Mr. and Mrs. Scatter headed for BodyVox, the Portland touring dance and performance company, the other night for the public debut of BodyVox-2, the next generation.
BodyVox is a veteran company, filled with performers who have long and deep experience in ballet companies and with such performance troupes as Pilobolus and Momix. They carry their performances with the sureness and muscle memory of artists who have been living with this material for a long time, and, in many cases, who have had pieces created specifically for them and their bodies.
So it’s something of a revelation to see some of these works performed by other bodies. Thursday’s performance included 10 short dances, plus a couple of Mitchell Rose’s terrific short comic films — a smorgasbord of BodyVox hits. Seeing fresh bodies perform them wasn’t just about getting to know a new crop of good dancers in town. It was also about rethinking these works as pieces of choreography that both define the BodyVox style and stand on their own as discrete works of art that have entered the contemporary-dance repertoire.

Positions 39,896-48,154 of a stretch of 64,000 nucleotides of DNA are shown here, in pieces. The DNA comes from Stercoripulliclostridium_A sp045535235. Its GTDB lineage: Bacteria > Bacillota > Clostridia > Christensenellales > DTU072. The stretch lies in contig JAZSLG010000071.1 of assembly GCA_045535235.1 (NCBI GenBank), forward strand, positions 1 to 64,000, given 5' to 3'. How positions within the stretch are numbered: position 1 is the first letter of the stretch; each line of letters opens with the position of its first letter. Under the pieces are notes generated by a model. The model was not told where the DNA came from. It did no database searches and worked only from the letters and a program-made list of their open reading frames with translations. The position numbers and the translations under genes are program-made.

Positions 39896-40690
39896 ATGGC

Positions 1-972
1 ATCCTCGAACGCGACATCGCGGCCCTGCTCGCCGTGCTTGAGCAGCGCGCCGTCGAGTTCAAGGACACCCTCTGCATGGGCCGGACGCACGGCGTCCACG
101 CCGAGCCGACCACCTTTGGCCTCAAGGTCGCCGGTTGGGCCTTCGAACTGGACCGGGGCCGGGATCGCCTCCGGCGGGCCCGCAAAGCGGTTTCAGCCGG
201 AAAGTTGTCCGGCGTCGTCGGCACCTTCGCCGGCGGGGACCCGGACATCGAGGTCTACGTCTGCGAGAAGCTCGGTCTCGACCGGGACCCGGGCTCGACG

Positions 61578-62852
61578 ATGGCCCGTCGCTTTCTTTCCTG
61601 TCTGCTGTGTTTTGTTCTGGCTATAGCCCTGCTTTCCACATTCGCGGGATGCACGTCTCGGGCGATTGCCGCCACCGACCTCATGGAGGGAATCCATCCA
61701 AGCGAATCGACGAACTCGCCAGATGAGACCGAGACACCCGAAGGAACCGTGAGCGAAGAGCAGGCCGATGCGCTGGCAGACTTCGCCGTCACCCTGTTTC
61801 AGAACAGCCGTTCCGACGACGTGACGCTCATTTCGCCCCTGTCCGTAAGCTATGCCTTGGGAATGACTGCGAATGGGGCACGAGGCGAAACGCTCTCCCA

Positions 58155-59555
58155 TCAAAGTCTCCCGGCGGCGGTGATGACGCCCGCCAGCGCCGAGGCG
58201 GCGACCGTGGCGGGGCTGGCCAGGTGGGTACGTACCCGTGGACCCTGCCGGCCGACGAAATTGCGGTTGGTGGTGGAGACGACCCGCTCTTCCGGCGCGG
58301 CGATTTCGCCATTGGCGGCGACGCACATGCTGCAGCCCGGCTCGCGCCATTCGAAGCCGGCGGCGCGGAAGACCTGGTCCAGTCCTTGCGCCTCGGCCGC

These are good dancers, all of whom come to the company with significant training and who now get the opportunity to learn the BodyVox style and absorb some of the knowledge of Jamey Hampton, Ashley Roland, Daniel Kirk, Eric Skinner and other main-company stalwarts. BodyVox vet Zachary Carroll directs the second company, which already has done a little regional touring and several school shows, and he’s done a good job: If things aren’t always quite as crisp as with the main company, this is a highly promising, athletic, nimble young professional ensemble.
The troupe of Jeff George, Kara Girod, Melissa Kanavel, Jonathan Krebs and Josh Murry works well together, especially on such ensemble-oriented pieces as Usual Suspects (top photo), the rollicking Hopper’s Dinner, and the nose-wiggling frolic that is The Bunny (inset photo). Despite their loose-as-a-goose moods, these aren’t easy pieces to perform, and BodyVox-2 pulls them off with a nice combination of recklessness and polish.
The growth of BodyVox-2 means a couple of things. First, BodyVox has become an institution, known for a specific style that can be replicated and performed by multiple casts. That’s a big step in the arts-touring game. Second, it’s a bet on the future, a way to prepare for passing things along. BodyVox isn’t just a group of performers who work together any more. It’s a body of work. And BodyVox-2 makes it much more likely that, come that inevitable day when artistic leaders Hampton and Roland and other veterans retire as performers, BodyVox will continue to grow and thrive. You could call this a legacy moment.
BodyVox-2 has two final performances, at 2 and 7:30 p.m. today, at BodyVox Dance Center, 1201 N.W. 17th Ave., Portland.
PHOTOS: Blaine Truitt Covert